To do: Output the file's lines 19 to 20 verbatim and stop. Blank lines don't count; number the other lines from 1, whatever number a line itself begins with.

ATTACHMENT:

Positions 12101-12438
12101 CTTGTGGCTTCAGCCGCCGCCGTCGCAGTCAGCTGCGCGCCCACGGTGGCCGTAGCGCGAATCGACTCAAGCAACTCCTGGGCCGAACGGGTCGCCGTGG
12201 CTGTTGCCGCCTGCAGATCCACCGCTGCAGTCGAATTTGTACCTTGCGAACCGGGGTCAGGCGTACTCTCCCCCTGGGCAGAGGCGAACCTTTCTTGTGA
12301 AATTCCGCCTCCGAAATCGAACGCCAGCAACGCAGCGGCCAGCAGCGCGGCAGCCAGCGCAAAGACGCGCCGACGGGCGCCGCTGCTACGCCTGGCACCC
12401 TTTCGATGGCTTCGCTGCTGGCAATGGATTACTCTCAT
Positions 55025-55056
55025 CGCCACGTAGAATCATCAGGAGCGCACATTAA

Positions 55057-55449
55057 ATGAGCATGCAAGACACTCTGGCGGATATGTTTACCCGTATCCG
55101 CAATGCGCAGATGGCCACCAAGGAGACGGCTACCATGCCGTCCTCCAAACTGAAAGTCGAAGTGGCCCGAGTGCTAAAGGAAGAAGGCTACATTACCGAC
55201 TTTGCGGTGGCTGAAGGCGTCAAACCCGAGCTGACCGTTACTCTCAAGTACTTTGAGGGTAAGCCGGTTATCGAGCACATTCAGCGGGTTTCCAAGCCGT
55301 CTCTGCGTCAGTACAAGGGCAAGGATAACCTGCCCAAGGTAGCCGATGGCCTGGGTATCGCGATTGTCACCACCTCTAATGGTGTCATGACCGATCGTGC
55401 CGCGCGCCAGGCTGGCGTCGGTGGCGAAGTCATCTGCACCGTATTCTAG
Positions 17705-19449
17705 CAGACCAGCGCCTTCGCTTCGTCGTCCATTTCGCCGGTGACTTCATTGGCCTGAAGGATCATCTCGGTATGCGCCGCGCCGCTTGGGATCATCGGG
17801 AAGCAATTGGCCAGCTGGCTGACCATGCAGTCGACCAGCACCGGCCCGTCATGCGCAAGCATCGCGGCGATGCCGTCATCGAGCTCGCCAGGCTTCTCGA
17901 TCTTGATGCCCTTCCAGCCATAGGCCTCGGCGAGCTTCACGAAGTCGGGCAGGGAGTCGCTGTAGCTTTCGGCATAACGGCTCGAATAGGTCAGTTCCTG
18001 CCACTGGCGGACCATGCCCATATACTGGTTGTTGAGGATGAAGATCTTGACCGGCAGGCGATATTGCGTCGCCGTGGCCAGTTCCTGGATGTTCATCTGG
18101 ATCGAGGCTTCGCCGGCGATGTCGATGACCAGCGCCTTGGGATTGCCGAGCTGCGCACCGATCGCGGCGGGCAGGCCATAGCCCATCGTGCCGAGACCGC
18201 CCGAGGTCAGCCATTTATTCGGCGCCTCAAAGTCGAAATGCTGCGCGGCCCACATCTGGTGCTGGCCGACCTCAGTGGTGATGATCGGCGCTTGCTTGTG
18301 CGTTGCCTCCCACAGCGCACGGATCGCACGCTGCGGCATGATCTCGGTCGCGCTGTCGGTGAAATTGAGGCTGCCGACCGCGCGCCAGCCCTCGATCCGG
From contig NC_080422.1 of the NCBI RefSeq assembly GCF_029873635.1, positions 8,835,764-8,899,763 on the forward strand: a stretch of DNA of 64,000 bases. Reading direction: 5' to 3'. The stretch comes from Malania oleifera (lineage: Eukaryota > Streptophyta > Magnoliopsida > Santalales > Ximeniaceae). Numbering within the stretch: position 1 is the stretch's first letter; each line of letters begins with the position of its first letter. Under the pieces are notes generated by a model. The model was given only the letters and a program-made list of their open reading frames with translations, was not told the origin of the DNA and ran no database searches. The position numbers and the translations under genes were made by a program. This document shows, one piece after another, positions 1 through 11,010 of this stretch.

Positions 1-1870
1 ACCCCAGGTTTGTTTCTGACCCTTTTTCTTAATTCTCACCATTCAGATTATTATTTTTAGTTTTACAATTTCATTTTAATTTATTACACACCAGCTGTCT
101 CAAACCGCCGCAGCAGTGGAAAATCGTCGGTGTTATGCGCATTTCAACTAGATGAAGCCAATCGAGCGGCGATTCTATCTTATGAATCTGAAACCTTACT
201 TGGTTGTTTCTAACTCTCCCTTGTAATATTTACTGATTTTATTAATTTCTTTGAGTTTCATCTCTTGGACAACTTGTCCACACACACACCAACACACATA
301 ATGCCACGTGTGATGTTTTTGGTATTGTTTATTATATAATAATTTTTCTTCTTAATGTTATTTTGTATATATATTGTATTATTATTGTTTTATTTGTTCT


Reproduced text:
18101 ATCGAGGCTTCGCCGGCGATGTCGATGACCAGCGCCTTGGGATTGCCGAGCTGCGCACCGATCGCGGCGGGCAGGCCATAGCCCATCGTGCCGAGACCGC
18201 CCGAGGTCAGCCATTTATTCGGCGCCTCAAAGTCGAAATGCTGCGCGGCCCACATCTGGTGCTGGCCGACCTCAGTGGTGATGATCGGCGCTTGCTTGTG